|Echinocardium cordatum is generally found in sediments with low organic content and the species appears to be intolerant of increases in nutrient concentration. Growth levels have been observed to be lower in sediments with high organic content although it is suggested that this may be due to higher levels of intraspecific competition (Duineveld and Jenness, 1984). The species was also absent from an area in the southern North Sea into which large quantities of sewage sludge from Hamburg had been dumped and the species was never seen to settle in the area (Caspers, 1980). Pearson & Rosenberg (1976) describe the changes in fauna along a gradient of increasing organic enrichment by pulp fibre where Echinocardium cordatum is absent from all but distant sediments with low organic input and so intolerance is assessed as high.|
|Echinoderms are considered to be stenohaline animals that lack the ability to osmo- and ion-regulate (Stickle & Diehl, 1987). However, Echinocardium cordatum has been recorded from brackish waters in the Delta region of the Netherlands to about the 15psu isohaline (Wolff, 1968). Echinoderm larvae have a narrow range of salinity tolerance and will develop abnormally and die if exposed to reduced or increased salinity.|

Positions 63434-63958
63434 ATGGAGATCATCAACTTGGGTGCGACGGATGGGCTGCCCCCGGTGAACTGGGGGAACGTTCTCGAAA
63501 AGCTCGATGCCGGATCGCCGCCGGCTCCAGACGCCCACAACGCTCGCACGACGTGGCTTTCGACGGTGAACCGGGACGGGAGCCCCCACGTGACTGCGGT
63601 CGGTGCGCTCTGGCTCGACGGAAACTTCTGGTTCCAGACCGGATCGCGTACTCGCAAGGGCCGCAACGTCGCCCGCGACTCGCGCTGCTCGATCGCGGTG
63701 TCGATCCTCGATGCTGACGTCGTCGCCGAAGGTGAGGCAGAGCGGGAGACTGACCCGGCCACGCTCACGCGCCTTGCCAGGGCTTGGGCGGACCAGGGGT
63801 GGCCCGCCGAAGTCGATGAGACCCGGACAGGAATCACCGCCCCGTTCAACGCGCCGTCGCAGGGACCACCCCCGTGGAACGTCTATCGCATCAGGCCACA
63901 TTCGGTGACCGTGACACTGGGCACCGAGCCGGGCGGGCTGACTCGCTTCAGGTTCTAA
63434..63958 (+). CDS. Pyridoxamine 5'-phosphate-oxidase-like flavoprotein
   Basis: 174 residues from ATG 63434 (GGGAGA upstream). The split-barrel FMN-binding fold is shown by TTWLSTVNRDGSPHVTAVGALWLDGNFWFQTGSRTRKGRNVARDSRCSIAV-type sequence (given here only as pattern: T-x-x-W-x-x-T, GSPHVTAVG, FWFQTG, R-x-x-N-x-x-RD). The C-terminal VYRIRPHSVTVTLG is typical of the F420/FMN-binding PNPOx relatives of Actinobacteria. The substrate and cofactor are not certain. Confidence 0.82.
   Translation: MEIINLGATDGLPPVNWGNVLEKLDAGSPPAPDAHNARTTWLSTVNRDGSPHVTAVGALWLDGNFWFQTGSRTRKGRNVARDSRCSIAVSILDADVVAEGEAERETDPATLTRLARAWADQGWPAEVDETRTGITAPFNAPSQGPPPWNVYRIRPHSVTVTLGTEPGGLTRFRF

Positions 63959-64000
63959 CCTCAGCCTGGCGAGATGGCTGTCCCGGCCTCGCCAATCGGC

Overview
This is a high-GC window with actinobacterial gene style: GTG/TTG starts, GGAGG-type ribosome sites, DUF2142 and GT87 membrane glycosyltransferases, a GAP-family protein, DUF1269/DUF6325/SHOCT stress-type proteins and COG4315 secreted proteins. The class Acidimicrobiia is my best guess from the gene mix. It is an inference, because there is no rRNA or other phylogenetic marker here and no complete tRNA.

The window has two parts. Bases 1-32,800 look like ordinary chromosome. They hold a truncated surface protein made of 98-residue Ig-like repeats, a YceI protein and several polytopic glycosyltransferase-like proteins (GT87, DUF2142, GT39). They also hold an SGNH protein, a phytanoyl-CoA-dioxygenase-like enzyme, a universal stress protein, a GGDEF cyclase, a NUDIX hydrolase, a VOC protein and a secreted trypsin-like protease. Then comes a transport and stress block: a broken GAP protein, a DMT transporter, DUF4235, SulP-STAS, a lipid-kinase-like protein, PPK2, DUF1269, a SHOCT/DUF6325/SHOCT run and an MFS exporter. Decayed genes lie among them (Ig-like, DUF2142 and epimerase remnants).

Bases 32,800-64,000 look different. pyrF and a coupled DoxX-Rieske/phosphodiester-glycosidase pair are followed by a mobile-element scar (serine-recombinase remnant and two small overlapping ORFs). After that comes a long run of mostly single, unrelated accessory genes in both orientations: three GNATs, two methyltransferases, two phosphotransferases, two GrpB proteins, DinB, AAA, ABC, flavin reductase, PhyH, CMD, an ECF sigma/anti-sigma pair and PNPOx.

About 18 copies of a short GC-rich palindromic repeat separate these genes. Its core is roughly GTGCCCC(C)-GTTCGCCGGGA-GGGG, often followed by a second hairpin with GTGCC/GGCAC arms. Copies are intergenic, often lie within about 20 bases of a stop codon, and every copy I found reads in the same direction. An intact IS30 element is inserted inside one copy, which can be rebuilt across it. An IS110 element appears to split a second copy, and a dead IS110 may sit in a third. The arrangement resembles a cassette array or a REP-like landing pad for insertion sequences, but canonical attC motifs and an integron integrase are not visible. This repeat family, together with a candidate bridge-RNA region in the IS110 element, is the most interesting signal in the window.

|Echinocardium cordatum is highly intolerant of reductions in oxygen concentration. Buchanan (1966) found that individuals of Echinocardium cordatum at Newton Haven burrowed into sand to a depth of 15cm but avoided penetrating into dark sand with presumably reducing conditions. In the south-eastern North Sea a period of reduced oxygen resulted in the death of many individuals of Echinocardium cordatum (Niermann, 1997) and during periods of hypoxia the species migrates to the surface of the sediment (Diaz & Rosenberg, 1995). High intolerance has also been demonstrated in laboratory experiments. At 4mg/l individuals appeared on the sediment surface and many were dead at a concentration of 2.4mg/l (Nilsson & Rosenberg, 1994). The species has high fecundity, normally reproduces every year and has a pelagic larva so recovery should be good. Individuals can also migrate from unaffected areas. The time for re-establishment of faunal biomass after a period of anoxia related mortality in the south-eastern North Sea was 2 years (Niermann, 1997).|